IS the child in the womb a separate entity from the mother? Does the fetus have ‘individual’ rights? These are some of the ethical questions that have been asked, debated and disagreed upon in America for decades now. Reading Sara Dubow’s book Ourselves Unborn: A History of the Fetus in Modern America one wonders what the dispute and discussion is all about, especially in the Indian context where motherhood is celebrated, nay deified.
Sara Dubow analyses how fetus has been in public imagination and campaign for years now, with anti-abortionists, health care campaigners, civil rights activists, religionists and politicians making use of the imagery of the unborn. In October 2002, the United States Department of Health and Human Services added human embryos to the list of “human subjects” whose welfare must be taken into account. Hence, the term child now includes the life from the moment of conception. In April 2004, Congress signed into law the Unborn Victims of Violence Act, “making the death of a pregnant woman and her zygote, embryo, or fetus in the execution of a federal crime punishable as two separate criminal violations.”
The book offers fresh insights into the various meanings ascribed to fetus, meanings that have been “constructed and deployed in modern America.” Says the author “The fetus is sometimes a window into anxieties about race, gender, and motherhood; sometimes a projection of our beliefs about the relative authority of religion, science, or personal experience; and sometimes a proxy for seemingly unrelated issues like immigration, the Cold War, feminism, or liberalism.”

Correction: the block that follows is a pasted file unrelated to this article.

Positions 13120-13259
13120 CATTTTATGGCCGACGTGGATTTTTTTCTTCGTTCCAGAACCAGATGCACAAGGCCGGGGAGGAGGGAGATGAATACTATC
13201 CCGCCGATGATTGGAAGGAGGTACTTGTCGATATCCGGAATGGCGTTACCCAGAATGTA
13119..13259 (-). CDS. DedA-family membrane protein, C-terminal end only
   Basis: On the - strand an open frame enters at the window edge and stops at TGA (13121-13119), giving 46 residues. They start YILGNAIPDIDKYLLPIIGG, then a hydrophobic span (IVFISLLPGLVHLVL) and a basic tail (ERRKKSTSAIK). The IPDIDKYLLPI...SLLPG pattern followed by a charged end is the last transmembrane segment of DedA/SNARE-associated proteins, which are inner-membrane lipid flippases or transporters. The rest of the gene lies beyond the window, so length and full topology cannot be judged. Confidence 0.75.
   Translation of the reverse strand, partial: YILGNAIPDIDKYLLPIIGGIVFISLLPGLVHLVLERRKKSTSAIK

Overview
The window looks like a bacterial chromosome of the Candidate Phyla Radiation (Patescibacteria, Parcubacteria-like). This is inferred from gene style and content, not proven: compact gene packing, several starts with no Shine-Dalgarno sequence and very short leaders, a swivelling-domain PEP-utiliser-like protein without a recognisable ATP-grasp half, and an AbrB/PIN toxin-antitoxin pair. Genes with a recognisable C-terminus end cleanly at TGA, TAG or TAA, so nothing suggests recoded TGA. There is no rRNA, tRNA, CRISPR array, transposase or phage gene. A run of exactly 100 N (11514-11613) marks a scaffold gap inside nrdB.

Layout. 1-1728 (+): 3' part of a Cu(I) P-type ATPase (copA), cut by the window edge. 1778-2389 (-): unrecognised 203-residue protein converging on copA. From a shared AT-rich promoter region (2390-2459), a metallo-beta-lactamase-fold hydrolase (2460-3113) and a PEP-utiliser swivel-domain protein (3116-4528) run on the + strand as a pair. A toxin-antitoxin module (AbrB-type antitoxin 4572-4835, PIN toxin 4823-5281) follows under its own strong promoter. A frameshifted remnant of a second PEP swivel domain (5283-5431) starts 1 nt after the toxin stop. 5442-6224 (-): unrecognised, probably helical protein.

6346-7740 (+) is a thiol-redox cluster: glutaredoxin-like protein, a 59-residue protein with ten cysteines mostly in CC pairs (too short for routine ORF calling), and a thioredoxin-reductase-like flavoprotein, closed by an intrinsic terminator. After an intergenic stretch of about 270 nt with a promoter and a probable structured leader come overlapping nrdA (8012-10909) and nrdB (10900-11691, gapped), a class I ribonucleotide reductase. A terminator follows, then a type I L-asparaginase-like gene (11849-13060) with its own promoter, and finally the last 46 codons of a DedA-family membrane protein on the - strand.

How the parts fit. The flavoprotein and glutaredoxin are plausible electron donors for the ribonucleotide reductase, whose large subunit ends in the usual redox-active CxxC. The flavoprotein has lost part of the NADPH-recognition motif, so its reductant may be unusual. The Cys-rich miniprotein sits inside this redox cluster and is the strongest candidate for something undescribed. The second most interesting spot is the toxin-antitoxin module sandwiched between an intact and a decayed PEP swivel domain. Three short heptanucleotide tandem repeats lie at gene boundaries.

Some of these issues have come to fore in relation to court cases. For instance, the American courts ruled that a pregnant Mexican woman cannot be deported till she delivered because her unborn child had been conceived in America and was therefore a citizen. In another case, a girl born with deformities, after she was delivered by her mother premature, who had fallen off the bus, sued the government transport system for compensation. In yet another instance, a doctor was charged with ‘killing’ after he performed abortion on a girl who was nearly 20 weeks pregnant. Involved in all these are fetal rights. These are issues related indirectly to immigration, individual right and abortion rights of women.
The book, not in strict chronological order, presents the history of the fetus dialogue. The last word has not been said on the subject. But the book offers a new look at an issue that is yet to be picked up with this gusto outside the United States. In fact, the attitude to the issue is largely shaped by religious, cultural, political and economic condition of the societies one lives in. As a first book that looks at the entire spectrum of the fetus topic, Sara Dubow’s work is interesting. She is Associate Professor of History at Williams College. The book has lots of notes and references, if any reader is interested in further research on the subject.
(The spelling fetus has been used instead of foetus, to maintain harmony with the book)
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